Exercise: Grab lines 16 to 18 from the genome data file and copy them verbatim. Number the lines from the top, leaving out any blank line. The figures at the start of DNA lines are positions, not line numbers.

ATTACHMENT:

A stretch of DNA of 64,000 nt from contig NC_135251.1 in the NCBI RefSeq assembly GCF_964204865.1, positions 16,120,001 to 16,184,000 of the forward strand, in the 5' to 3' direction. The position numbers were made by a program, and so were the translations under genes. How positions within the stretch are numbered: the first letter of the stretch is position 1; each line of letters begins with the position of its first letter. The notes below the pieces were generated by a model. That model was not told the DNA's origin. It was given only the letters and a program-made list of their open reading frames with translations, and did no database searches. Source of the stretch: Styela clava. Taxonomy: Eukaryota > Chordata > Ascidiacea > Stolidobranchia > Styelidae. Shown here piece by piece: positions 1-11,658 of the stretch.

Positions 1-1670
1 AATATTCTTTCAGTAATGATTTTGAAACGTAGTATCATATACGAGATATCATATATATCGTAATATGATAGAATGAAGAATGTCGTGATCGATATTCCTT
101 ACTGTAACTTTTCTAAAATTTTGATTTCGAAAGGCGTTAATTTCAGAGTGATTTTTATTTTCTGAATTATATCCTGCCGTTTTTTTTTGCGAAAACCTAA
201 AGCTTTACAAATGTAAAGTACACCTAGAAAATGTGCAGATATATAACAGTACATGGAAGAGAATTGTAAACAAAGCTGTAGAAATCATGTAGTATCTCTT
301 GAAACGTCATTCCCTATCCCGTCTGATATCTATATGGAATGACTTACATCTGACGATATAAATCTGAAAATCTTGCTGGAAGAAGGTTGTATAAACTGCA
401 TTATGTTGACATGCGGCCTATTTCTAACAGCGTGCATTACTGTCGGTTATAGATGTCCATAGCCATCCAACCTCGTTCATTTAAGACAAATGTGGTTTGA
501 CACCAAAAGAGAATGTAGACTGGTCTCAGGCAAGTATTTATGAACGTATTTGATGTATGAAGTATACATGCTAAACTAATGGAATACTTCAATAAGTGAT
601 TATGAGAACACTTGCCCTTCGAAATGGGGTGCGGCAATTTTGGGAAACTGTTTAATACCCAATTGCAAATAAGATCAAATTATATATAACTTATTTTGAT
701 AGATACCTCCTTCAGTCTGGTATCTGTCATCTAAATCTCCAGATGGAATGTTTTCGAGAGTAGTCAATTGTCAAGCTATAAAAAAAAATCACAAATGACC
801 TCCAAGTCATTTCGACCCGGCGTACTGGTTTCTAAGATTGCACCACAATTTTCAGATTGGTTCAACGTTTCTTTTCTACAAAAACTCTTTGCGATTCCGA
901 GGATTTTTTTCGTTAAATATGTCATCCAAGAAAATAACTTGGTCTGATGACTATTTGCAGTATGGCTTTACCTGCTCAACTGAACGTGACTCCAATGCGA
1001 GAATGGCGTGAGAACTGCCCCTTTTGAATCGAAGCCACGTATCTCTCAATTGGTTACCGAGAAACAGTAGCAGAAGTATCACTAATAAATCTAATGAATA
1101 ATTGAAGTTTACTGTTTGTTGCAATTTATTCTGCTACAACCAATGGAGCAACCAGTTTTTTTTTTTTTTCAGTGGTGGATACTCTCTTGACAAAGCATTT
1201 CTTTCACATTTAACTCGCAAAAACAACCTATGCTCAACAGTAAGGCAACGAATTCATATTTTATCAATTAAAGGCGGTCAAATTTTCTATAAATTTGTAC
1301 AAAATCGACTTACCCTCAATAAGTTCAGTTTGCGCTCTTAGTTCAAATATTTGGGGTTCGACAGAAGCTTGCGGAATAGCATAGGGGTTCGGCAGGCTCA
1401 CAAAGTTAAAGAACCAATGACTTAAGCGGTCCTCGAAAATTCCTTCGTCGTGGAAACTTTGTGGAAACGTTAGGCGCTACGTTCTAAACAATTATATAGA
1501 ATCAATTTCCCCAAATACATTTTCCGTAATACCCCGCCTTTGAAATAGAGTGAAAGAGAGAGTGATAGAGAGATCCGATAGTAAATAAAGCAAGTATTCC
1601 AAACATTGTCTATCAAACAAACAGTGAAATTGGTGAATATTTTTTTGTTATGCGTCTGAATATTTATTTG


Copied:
1301 AAAATCGACTTACCCTCAATAAGTTCAGTTTGCGCTCTTAGTTCAAATATTTGGGGTTCGACAGAAGCTTGCGGAATAGCATAGGGGTTCGGCAGGCTCA
1401 CAAAGTTAAAGAACCAATGACTTAAGCGGTCCTCGAAAATTCCTTCGTCGTGGAAACTTTGTGGAAACGTTAGGCGCTACGTTCTAAACAATTATATAGA
1501 ATCAATTTCCCCAAATACATTTTCCGTAATACCCCGCCTTTGAAATAGAGTGAAAGAGAGAGTGATAGAGAGATCCGATAGTAAATAAAGCAAGTATTCC